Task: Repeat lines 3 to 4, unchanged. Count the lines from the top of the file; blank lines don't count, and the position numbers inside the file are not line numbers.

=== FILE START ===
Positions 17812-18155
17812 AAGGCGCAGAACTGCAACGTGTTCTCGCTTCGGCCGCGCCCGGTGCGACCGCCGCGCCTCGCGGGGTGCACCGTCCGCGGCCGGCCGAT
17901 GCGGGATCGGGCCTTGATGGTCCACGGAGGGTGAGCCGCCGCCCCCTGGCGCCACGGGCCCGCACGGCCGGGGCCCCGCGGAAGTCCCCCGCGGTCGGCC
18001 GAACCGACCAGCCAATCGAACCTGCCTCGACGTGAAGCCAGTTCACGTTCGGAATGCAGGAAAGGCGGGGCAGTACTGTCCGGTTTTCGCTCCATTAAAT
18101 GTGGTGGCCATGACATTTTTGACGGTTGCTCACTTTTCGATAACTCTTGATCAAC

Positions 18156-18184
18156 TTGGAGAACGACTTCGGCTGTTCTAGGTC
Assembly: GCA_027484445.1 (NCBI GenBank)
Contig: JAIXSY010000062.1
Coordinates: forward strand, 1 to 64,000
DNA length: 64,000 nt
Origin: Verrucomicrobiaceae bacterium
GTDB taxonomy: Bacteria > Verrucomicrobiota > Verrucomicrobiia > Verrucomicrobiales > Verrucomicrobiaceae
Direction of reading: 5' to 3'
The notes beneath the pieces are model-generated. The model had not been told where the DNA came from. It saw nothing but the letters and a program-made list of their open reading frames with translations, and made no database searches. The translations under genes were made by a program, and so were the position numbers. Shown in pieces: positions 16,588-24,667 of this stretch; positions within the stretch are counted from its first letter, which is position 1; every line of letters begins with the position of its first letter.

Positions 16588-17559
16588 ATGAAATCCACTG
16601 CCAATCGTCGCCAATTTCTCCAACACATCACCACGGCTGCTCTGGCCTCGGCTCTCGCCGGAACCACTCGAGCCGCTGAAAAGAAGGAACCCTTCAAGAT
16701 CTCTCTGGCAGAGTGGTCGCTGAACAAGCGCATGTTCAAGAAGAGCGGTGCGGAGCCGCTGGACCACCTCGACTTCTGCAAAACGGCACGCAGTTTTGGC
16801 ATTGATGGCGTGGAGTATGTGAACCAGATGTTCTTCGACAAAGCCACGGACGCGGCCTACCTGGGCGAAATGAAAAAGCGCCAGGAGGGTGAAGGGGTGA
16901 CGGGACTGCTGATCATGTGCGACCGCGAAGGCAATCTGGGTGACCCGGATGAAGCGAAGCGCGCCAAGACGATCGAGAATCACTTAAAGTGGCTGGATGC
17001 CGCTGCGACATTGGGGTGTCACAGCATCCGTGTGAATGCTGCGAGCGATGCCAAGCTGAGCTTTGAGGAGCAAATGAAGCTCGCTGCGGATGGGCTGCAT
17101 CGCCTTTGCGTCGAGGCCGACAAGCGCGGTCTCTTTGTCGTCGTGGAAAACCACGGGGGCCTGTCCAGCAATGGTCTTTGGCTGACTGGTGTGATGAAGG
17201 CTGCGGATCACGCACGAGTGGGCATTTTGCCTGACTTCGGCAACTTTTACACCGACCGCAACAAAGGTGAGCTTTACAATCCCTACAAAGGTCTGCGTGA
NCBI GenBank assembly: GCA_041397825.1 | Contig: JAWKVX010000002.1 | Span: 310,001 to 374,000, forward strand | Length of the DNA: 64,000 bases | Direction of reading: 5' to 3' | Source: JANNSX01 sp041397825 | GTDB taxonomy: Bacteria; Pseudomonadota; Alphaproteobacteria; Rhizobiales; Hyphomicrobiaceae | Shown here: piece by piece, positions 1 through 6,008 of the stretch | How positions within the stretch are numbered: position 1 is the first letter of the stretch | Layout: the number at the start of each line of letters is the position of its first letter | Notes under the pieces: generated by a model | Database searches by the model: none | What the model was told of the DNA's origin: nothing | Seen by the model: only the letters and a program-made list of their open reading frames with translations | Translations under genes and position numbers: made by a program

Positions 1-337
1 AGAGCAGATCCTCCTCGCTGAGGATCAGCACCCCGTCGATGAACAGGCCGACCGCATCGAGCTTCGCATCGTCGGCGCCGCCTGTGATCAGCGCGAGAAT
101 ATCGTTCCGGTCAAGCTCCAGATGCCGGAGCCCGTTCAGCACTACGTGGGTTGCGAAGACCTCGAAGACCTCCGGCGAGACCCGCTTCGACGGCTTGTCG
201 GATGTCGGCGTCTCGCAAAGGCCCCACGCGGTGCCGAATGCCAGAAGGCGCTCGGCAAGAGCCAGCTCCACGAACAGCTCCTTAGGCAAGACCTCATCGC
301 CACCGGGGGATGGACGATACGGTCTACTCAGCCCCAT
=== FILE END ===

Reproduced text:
17901 GCGGGATCGGGCCTTGATGGTCCACGGAGGGTGAGCCGCCGCCCCCTGGCGCCACGGGCCCGCACGGCCGGGGCCCCGCGGAAGTCCCCCGCGGTCGGCC
18001 GAACCGACCAGCCAATCGAACCTGCCTCGACGTGAAGCCAGTTCACGTTCGGAATGCAGGAAAGGCGGGGCAGTACTGTCCGGTTTTCGCTCCATTAAAT